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I believe that successful leaders are able to adjust their approaches and strategies to leading and influencing followers, but not necessarily their established leadership style. It is evident that personal values and dispositions shape how leaders view a given context or situation. Studies in emotional intelligence redefine our approach to leadership development (Dearborn, 2002), as we consider the potential relationship between specific personality types and leader efficacy. Patterns of personality are constantly being formed, modified, and reformed (Zigarmi, Blanchard, Oâ€™Connor & Edeburn, 2005), as we continue to develop and learn through our interactions with others and life experiences. Personality is dynamic and may not remain unchanged enough to guarantee a specific pattern of effectiveness among leaders.
However, there are times where individuals might create and confine themselves to a specific pattern or range of behaviors (Zigarmi et al., 2005). Therefore, changing or adjusting their leadership style may not be an option. A leader can be an ethical manipulator, however. In maintaining follower motivation, for example, manipulation can help guide followers to stay on track. A small form of manipulation can be viewed from a reverse psychology perspective; we use it to make others do things that would typically come second nature to them. An effective leader may manipulate followers to achieve goals by helping them to subconsciously recognize their wants, and work toward successfully completing organizational goals. Leaders who use ethical manipulation are presenting their employees and followers with challenges to encourage growth, development, and success (Northouse, 2010).
I consider my leadership style to be transformational in nature. When leading my team in the workplace, although my leadership style is established and solid, I sometimes find a need to adjust my training approach with certain employees to help them achieve a certain goal. This approach can be explained from an â€œends justify the meansâ€ perspective. The motive behind leadership behavior, particularly transformational leadership, stems from a leaderâ€™s values and high levels of commitment or devotion to achieving organizational objectives (Yukl, 2013). In some instances, the means are disproportionate to the ends, and the reasons could be that there are more ethical, simple, less costly, etc. ways of achieving the same end. Securing valued ends becomes vital, and establishing an appropriate balance between the means and ends is important from an ethical perspective. For these reasons, I believe that adjusting the leadership role, and not necessarily the style, is sometimes necessary in order to best influence followers.
Transformational leadership is a style of leadership that describes leaders who are most concerned with their followersâ€™ needs, and who are constantly looking for ways to grow and transform (Yukl, 2013). Leaders ask their followers questions in order to understand how to better provide their support and leadership for a greater cause. Asking the right questions helps leaders stimulate new ideas from different perspectives, reveal assumptions about people and their thought processes, and promote collective understanding (Bisoux, 2005). It is a process of transformation, nonetheless, that develops and guides followers to their fullest potential through the leaderâ€™s effective motivational skills, internal values and ideals, even if it requires the leader to be manipulative in their approach. Transformational leaders are constantly learning and conforming to new ways of becoming better leaders. The approach allows for a more rewarding experience, for both leaders and followers. Successful leaders begin with questions, and work their way into the lives of their followers in order to influence positivity and encourage development and growth.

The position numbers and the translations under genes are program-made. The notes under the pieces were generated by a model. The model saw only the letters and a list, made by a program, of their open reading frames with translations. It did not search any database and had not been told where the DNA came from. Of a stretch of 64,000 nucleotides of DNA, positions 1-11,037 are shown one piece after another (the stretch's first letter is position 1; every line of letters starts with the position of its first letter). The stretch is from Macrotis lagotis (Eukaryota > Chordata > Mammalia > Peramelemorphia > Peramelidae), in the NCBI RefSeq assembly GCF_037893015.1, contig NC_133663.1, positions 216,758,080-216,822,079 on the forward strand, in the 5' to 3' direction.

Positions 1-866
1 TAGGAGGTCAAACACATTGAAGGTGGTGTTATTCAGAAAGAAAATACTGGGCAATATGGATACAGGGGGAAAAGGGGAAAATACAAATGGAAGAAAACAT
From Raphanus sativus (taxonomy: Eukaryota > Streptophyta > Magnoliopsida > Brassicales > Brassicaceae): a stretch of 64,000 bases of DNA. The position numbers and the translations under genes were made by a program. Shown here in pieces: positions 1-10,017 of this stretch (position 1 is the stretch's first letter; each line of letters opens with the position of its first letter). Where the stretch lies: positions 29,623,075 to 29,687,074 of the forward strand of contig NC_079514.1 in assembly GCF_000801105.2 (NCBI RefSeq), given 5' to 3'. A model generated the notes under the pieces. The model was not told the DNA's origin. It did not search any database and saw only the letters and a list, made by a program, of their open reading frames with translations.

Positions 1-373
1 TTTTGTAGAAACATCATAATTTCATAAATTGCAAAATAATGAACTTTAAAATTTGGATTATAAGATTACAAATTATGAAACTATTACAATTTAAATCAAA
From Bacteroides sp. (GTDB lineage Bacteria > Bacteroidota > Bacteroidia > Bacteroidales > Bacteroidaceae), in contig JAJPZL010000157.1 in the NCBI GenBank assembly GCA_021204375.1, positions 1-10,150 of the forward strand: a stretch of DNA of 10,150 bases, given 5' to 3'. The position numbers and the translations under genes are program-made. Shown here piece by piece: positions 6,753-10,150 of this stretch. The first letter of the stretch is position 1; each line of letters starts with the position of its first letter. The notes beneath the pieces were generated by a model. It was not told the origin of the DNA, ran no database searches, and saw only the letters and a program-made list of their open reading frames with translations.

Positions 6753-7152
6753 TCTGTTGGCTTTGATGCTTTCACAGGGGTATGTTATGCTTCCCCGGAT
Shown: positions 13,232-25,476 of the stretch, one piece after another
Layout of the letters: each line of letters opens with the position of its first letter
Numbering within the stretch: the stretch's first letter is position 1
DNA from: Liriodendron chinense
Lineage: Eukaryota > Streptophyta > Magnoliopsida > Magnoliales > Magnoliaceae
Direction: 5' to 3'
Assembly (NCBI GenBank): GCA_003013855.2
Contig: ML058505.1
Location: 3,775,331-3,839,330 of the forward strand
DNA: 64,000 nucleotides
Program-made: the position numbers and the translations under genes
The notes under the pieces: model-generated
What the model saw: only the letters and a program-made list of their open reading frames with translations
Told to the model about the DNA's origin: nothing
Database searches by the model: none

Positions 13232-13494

Effective change initiatives have many components that often yield problems and challenges for leaders in achieving organizational change. Specifically, the leadership component of change can be viewed from technical and adaptive perspectives. Adaptive strategies are often embraced in todayâ€™s corporate culture within sales management, as adaptive challenges provide new ways of thinking in addressing the problems brought upon with transformational change (Heifetz & Laurie, 1998). Adaptive work requires and begins with strong leadership; leaders must overcome systemic problems by working in collaboration with employees at all levels by taking on new roles, relationships, values, behaviors, and approaches to achieving transformational change. Leaders must challenge and motivate others in leading adaptive work, which demands the vocation and responsibility of all members involved (Kotter, 2007). Organizational change efforts often fail when adaptive measures are not successfully pursued, and when leadership efficacy is lacking.
Breevaart, K., & Bakker, A. B. (2018). Daily job demands and employee work engagement: The role of daily transformational leadership behavior. Journal of Occupational Health Psychology, 23(3), 338â€“349. https://doi-org.proxy-library.ashford.edu/10.1037/…
Padam, S. (2009). Leadership: Theory and Practice. South Asian Journal of Management, 16(3), 136â€“137. Retrieved from http://search.ebscohost.com.proxy-library.ashford….